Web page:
Once the facts are covered, it’s time to talk about feelings. It’s ok for us to share our emotions about the event as this can help children by validating their own emotions. Be sure to ask how they are feeling, and give ample reassurance about their own safety.
Our children often look to us for answers, but that doesn’t mean we always have them. Terror and violence are areas that we are all struggling to make sense of right now and we can share that with our kids. It can be comforting for children to know that even adults find it difficult to understand events like these.
End the conversation by letting your child know that it is ok to talk more about this. It’s up to us to convey that this is not a taboo topic, and that we are available to answer questions or continue the discussion any time.
Processing terror and violence doesn’t end after one discussion. Here are some tips to help your family move through the trauma together.
Self Care Is Critical: This is one of those times when we need to secure our own oxygen mask first. If you are experiencing some big emotions about what happened, give yourself a chance to deal with those first.
Keep Routines In Place: Routines provide a sense of safety and security for children, so it is important to keep those in place when traumatic events surround us.
Normalize Emotions: Make sure your child knows that all emotions they are experiencing are ok. We can do this by allowing children to process the news in their own time, and avoid judging or minimizing their emotions as they arise.
Do Something: Sometimes it helps to have somewhere to direct our emotions, and reaching out to others can give us a sense of connection in a time of chaos. Look into community events, send cards to schools in the community where the trauma occurred, volunteer in your own community, or write letters to government. Taking action helps us move from feeling powerless to feeling empowered to create change.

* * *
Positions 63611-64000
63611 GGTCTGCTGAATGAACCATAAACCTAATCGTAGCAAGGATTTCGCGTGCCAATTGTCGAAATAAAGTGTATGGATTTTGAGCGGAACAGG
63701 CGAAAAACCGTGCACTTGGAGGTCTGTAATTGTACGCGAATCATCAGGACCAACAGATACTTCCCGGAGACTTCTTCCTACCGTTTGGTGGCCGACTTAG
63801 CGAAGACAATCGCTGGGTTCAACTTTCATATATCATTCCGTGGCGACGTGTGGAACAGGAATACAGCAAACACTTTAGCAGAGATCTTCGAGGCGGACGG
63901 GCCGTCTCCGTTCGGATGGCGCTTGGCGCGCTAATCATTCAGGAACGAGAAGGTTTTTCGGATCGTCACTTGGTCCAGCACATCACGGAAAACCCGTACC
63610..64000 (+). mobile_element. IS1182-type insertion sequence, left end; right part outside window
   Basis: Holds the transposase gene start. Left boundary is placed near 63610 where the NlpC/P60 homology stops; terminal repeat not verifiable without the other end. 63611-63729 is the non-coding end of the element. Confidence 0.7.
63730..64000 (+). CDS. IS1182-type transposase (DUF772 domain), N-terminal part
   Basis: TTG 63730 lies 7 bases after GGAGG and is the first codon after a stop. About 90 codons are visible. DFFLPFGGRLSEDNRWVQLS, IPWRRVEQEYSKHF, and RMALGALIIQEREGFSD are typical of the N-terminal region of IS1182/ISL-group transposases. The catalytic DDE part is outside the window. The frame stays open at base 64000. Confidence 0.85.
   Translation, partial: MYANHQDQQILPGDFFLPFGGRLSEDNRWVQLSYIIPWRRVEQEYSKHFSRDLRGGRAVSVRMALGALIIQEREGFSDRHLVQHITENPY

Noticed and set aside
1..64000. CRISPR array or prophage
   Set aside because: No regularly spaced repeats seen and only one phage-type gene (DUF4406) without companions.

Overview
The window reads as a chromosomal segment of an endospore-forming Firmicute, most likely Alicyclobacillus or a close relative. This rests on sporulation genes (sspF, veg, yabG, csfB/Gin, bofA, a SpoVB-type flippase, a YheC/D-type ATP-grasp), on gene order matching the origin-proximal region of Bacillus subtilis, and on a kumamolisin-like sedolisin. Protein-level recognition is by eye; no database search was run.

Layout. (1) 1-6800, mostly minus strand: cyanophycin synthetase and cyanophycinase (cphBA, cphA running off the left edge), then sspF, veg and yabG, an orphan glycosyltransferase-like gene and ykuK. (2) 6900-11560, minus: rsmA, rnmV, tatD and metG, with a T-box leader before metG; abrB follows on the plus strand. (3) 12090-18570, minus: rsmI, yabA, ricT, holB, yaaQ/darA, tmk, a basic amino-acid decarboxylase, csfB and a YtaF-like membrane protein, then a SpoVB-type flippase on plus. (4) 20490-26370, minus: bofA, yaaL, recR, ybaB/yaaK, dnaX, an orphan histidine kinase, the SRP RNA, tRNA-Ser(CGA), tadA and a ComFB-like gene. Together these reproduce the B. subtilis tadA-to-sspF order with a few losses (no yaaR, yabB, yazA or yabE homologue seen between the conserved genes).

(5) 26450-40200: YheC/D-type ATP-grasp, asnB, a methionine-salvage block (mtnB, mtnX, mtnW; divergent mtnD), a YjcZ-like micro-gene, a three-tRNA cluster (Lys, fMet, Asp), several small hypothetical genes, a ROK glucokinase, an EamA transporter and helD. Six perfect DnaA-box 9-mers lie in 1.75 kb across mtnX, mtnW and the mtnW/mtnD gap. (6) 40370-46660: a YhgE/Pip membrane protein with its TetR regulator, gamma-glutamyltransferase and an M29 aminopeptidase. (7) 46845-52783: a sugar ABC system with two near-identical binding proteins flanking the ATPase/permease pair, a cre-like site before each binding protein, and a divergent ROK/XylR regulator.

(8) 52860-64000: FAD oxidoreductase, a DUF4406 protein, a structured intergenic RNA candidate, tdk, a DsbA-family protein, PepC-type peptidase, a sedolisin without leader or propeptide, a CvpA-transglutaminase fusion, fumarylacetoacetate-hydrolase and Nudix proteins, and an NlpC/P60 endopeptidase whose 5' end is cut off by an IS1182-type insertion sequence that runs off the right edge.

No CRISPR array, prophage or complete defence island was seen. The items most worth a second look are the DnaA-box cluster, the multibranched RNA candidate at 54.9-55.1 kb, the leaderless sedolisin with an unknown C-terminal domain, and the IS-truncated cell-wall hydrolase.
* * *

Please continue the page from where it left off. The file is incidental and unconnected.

Review Your Family Emergency Plans: While this does not need to happen right away, this is a great opportunity to remind children how they can stay safe. Discuss what to do if they see a gun at a friend’s, at school, or at the park. It is difficult to think about these things happening in our own community, but it’s critical that our children know how to stay safe. The most important thing you can do is review this information regularly. These should be small conversations often, as opposed to one time big lectures.
Social Emotional Learning Opportunity: Use the event as a way to discuss healthy ways of solving problems and dealing with emotions, and how we can support others in doing so as well.
Find Joy & Happiness: Sometimes it feels like we shouldn’t enjoy life when others are suffering so greatly. However, finding joy, doing things that make us feel close and connected can help restore our faith in humanity and notice the good that is happening every day.